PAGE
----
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Man carrying bullets held after US-London flight
( 2004-01-15 15:27) (Agencies)

British police arrested a Sudanese man under anti-terror laws for carrying bullets at Heathrow airport Wednesday after flying in from Washington en route to Dubai.

Police originally arrested the man for firearms offenses but then said they were holding him under section 41 of the anti-terror law which refers to the "alleged involvement in the commission, preparation or instigation of acts of terrorism."

They gave no further details.

The 45-year-old man was detained after passing through a security check following his arrival on British airline Virgin Atlantic's VS022 flight.

"A quantity of suspected ammunition was found in his possession. The items are being forensically examined," said a statement from London's Scotland Yard police.

Security sources at Heathrow said the man had five bullets of two different types.

Security has been especially tight at Heathrow and other big world airports in recent weeks, with U.S.-bound flights from Britain, France and Mexico grounded amid fears of a plot by extremists to carry out another Sept. 11-style attack.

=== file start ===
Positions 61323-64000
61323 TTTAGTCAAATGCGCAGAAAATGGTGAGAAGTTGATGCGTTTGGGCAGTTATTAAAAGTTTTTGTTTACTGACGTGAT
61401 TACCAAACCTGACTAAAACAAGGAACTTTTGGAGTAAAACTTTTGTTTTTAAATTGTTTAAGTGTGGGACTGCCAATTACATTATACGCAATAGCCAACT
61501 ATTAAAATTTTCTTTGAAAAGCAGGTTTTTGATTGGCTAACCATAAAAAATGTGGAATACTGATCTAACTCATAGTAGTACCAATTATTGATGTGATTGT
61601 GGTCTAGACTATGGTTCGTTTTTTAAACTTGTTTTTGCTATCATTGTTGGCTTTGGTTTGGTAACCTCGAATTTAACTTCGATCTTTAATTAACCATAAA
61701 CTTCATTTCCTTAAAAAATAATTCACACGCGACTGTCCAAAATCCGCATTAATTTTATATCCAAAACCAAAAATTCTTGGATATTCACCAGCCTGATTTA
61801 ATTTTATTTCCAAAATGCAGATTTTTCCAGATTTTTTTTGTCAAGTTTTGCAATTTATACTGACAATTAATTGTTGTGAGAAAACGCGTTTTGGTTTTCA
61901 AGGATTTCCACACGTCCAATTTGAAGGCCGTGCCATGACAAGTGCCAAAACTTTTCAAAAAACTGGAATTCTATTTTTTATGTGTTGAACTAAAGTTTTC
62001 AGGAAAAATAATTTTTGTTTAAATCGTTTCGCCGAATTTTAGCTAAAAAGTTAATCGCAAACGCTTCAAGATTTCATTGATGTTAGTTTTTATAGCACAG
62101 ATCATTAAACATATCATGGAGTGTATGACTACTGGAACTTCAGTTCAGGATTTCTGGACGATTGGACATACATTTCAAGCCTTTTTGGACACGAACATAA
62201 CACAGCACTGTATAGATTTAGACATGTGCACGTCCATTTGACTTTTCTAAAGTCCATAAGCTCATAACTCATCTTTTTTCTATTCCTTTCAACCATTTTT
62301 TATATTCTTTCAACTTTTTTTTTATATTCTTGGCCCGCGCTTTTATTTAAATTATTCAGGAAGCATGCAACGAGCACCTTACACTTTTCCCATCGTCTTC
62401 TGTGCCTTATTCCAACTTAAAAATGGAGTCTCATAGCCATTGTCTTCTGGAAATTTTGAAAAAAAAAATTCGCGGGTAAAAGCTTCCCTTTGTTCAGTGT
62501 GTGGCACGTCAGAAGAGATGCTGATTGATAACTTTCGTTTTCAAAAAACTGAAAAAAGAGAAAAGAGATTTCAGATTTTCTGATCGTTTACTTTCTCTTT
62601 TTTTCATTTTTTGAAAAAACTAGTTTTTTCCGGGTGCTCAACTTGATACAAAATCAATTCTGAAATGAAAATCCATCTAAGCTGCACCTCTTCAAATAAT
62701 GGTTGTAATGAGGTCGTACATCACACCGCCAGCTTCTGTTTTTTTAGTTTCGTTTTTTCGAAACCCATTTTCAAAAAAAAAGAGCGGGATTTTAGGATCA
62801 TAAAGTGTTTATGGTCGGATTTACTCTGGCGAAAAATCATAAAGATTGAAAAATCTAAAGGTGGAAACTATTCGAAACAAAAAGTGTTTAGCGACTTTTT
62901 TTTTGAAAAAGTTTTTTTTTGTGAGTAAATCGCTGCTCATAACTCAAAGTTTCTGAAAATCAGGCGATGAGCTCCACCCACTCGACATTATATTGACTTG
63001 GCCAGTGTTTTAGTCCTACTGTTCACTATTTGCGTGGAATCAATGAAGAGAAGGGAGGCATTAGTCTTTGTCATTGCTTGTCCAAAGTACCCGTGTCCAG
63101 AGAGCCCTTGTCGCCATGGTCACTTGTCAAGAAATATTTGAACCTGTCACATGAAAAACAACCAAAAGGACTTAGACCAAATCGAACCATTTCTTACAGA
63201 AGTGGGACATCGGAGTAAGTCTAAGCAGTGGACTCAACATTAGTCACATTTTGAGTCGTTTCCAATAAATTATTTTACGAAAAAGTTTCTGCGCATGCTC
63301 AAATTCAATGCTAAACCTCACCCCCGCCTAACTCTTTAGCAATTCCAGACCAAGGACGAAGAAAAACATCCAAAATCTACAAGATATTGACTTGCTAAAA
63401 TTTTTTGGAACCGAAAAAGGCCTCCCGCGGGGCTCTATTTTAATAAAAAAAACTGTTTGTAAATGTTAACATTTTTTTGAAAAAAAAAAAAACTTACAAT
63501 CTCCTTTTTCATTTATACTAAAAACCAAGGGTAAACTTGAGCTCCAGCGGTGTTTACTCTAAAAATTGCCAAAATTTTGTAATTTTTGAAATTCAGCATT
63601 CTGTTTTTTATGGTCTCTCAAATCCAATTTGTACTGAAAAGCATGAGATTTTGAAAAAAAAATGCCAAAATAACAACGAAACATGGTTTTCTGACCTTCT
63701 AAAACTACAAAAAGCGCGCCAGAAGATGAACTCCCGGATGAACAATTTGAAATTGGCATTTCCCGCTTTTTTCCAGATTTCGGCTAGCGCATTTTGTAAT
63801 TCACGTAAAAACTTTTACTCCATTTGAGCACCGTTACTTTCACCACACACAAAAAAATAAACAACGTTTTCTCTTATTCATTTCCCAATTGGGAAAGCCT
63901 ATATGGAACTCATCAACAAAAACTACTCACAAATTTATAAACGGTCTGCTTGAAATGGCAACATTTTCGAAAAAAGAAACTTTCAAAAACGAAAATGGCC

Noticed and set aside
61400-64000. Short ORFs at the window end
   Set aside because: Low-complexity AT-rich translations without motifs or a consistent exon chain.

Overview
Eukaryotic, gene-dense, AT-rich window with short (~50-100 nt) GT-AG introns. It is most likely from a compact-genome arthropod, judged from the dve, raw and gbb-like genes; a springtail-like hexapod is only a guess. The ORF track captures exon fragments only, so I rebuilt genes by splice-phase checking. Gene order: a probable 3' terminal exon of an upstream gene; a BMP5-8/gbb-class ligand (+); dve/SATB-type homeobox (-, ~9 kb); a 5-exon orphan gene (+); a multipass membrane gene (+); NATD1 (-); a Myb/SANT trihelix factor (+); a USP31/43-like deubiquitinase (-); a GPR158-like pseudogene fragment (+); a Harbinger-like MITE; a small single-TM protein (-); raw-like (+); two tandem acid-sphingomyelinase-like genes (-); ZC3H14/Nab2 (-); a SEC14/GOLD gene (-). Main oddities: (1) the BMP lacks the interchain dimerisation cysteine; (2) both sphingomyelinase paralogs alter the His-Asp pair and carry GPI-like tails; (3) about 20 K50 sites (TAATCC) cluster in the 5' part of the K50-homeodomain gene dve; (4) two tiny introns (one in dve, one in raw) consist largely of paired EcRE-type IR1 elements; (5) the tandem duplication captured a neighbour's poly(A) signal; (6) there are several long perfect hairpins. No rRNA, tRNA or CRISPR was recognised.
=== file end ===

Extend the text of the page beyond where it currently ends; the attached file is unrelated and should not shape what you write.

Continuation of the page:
Copenhagen airport acted Wednesday to remove sharp cutlery from one of its restaurants after a journalist entered a plane with a knife almost the same size as the one that killed Sweden's Foreign Minister Anna Lindh, a Danish newspaper said.


With the U.S. administration eager to see security beefed up at other airports round the world, Wednesday's incident raised questions as to how the man managed to get past security checks at Dulles airport in Washington.

"Doubtless questions are being asked in America as to how he got through their ground security and onto the plane," said Jim McAuslan, general secretary of the British Airline Pilots' Association.

Virgin airline said in a statement: "The safety and welfare of our passengers and crew is Virgin Atlantic's top priority.

"The item seized did not pose a threat to our aircraft. Screening of passengers at Washington Dulles airport is the responsibility of the Transportation Security Administration."

The incident comes at a jittery time for the airline industry, with a string of flight cancellations and delays hitting Heathrow particularly badly.

Washington is demanding that airlines carry armed marshals on some planes and has begun fingerprinting and photographing foreigners at more than 100 airports.

McAuslan of the British pilots' group said, "We have always said that what matters most is security on the ground and that's where the government should be investing. We should not be led into a cul-de-sac of sky marshals."

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